The Senate’s leadership elections went off without a hitch Wednesday, with victorious Republicans keeping their top echelon intact.
Democrats elevated Charles E. Schumer to the role of minority leader for the next Congress, as anticipated, but the most interesting development might be that the Brooklyn lawmaker is going to need a bigger meeting table.
In what appeared to be an effort to respond to the 2016 elections with a more ideologically diverse team, Democrats added Vermont independent Bernie Sanders and Tammy Baldwin of Wisconsin as representatives of a more progressive faction and Joe Manchin III of West Virginia representing a more centrist contingent. Sanders will be chairman of outreach, Baldwin will serve as conference secretary and Manchin will be vice chairman of the Democratic Policy and Communications Committee, an advisory board to leadership.
“Adding Bernie, Tammy and Joe to our team shows we can unite the disparate factions of our party and our country. Our whole leadership team is emblematic of that. The team is ideologically and geographically diverse. It mixes the wisdom of experience with the vigor of youth, at least in Senate years,” Schumer said.
“The common thread is that each of those senators have devoted their lives to fighting for the middle class and those struggling to get there,” Schumer said. “Each of us — each of us believes we need a sharper bolder, economic message about turning the economic system, which so many feel is rigged against them, to one that works for the people.”
Sen. Richard J. Durbin of Illinois will remain in the No. 2 post, now with the formal title of whip. He had secured the votes needed to hold that job early in the process, shortly after the announced retirement of current Minority Leader Harry Reid, and there were talks behind the scenes to grant Patty Murray of Washington a title befitting her role without a fractious debate.
“We have a tough road ahead of us with Republicans in control of Congress and a new Republican president who campaigned on dividing our country and rolling back all of the progress we’ve made over the past eight years,” Murray said.
Murray was shifted up to the No. 3 post as assistant Democratic leader while Debbie Stabenow was slotted in the No. 4 spot in the reshuffled deck as chairwoman of the Democratic Policy and Communications Committee.
There probably would not have been suspense on the Republican side even if the GOP had lost the majority, but the outcome was even more predictable given the election results.
Majority Leader Mitch McConnell was re-elected as the chamber’s Republican leader Wednesday during a closed-door organizational meeting.
Young said he highlighted his faith in McConnell’s leadership in his remarks to the caucus. “I trusted Mitch McConnell because I had direct interaction, especially over recent months,” Young said.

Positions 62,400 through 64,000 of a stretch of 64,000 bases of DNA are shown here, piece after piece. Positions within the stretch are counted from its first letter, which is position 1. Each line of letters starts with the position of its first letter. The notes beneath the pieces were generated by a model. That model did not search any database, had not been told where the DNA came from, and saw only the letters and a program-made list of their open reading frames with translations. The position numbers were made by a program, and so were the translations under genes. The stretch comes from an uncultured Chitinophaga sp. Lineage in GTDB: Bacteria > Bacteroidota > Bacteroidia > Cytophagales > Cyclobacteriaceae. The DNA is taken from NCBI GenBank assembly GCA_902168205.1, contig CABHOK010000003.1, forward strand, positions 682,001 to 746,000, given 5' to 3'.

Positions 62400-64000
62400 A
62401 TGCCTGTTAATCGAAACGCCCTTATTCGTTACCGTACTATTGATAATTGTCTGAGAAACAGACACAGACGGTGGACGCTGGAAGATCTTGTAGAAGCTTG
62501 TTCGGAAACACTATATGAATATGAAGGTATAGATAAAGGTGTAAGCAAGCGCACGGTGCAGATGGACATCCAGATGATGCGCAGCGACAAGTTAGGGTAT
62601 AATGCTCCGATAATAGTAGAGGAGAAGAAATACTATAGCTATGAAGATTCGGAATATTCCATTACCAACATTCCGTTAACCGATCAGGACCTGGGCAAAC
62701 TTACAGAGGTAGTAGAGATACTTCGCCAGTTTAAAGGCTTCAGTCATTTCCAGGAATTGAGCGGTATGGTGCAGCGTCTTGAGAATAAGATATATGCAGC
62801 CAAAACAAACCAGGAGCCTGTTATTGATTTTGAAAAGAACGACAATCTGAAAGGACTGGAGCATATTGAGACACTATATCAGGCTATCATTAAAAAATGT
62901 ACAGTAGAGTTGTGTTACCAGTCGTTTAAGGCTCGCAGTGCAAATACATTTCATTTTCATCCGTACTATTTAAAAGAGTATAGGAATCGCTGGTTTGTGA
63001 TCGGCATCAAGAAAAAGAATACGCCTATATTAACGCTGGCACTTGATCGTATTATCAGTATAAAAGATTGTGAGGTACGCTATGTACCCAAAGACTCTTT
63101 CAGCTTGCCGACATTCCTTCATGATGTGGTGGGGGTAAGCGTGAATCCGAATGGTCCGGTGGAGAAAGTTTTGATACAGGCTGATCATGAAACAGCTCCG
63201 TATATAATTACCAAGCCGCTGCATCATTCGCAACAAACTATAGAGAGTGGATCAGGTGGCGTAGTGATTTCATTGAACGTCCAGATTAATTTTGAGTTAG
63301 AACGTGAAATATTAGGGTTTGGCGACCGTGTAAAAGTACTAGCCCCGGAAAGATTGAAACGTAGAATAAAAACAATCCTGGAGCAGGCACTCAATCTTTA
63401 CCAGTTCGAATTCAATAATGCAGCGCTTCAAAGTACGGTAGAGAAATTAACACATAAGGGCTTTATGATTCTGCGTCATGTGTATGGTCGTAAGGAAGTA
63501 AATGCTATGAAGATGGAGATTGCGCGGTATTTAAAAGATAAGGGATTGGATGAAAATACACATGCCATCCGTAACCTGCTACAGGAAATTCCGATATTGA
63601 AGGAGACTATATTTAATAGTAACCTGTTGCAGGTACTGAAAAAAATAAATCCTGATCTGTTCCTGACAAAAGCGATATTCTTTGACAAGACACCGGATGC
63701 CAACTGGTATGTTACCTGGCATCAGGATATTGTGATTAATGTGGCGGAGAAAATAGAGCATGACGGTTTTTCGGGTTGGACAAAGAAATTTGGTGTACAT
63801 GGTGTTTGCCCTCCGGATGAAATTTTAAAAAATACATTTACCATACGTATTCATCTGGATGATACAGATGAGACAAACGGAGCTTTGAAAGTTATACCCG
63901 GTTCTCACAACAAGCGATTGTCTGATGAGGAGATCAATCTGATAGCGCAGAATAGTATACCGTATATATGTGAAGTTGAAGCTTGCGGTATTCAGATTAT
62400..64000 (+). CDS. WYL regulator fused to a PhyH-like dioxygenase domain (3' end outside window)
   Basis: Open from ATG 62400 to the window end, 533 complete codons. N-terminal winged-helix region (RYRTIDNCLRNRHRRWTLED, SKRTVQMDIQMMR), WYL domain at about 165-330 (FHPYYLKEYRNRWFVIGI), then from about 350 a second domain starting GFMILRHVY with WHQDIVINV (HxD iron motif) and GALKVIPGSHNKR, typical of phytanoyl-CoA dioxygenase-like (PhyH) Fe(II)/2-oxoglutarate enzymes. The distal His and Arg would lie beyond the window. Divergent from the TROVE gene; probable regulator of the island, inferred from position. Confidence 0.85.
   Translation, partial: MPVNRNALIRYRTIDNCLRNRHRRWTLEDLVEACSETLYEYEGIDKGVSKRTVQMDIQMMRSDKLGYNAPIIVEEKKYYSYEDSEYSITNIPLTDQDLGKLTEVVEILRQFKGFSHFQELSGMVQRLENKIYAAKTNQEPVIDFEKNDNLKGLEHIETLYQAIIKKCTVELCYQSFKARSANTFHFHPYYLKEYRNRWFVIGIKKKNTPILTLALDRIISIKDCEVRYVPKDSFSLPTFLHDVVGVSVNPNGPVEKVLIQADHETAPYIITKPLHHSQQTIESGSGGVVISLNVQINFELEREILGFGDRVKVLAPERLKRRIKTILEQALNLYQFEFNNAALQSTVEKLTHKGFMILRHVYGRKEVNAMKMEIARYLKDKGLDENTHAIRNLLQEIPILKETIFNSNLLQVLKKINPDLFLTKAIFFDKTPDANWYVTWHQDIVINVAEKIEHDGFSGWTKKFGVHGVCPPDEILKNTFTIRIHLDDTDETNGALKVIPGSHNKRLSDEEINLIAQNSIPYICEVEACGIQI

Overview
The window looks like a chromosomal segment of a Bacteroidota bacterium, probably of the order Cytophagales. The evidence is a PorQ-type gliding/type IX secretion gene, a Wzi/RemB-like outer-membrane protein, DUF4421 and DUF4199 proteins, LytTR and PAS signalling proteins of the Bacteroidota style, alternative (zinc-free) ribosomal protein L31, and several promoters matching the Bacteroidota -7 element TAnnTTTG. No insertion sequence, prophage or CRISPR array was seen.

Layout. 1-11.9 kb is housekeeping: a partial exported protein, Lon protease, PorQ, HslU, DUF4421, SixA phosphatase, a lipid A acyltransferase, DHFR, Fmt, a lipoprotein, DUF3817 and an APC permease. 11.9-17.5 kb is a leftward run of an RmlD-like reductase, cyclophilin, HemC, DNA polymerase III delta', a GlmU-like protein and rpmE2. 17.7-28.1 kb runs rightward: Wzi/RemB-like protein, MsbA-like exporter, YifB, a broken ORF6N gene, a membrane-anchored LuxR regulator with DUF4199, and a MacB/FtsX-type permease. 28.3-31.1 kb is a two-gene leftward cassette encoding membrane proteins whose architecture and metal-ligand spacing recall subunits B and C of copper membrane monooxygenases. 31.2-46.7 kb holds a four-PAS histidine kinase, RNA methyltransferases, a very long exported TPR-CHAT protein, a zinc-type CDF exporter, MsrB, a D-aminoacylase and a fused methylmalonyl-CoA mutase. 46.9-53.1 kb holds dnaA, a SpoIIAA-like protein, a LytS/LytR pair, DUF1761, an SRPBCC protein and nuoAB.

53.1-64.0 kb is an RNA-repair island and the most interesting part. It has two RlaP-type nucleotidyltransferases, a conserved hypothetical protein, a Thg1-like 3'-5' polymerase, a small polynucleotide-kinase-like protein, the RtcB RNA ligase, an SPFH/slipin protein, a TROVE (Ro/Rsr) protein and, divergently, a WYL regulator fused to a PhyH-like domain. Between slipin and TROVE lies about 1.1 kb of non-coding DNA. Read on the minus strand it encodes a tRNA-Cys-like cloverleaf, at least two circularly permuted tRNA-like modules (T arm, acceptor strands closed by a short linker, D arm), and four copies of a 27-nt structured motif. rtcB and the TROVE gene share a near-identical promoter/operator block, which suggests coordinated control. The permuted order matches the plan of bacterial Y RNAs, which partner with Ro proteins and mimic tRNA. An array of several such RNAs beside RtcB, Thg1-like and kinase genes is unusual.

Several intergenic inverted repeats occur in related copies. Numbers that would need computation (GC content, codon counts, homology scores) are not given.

The top GOP leaders are all white men. But in the 114th Congress McConnell did appoint four counsels to broaden the discussion at the leadership table, which included two female senators.
Nebraska’s Deb Fischer, who served as one of the counsels, expects those positions to continue in the next Congress. She was also not concerned with the lack of diversity at the top.
“I think it’s important that we put the best person in the job,” Fischer said. “Diversity is good, whether it’s age or prior work experience, life experiences, gender, whatever, that’s always good to have it in the mix. When it comes down to a certain position, I think you always have to look at the qualities of the individuals.”
McConnell’s leadership team in the 115th Congress will largely remain the same as this term, following the Nov. 8 elections that kept Republicans in narrow control of the Senate. Cory Gardner of Colorado was elected the new chairman of the National Republican Senatorial Committee, succeeding Roger Wicker of Mississippi, who was term-limited.
Democrats have no one chomping at the bit to replace Sen. Jon Tester of Montana at the Democratic Senatorial Campaign Committee.
“There’s not a long line of volunteers to head up the [DSCC], even when it looks like it’s going to be a great year for us. Since Citizens United took the cap off, the fundraising responsibilities are dramatically different than they were a few years ago,” Durbin said. “There are only a handful [of senators] who enjoy getting on the phone call, looking for money. Most of them have already done this job. The rest of us grit our teeth when we have to do it.”
There is speculation that Maryland Sen.-elect Chris Van Hollen, a former Democratic Congressional Campaign Committee chairman, could be drafted.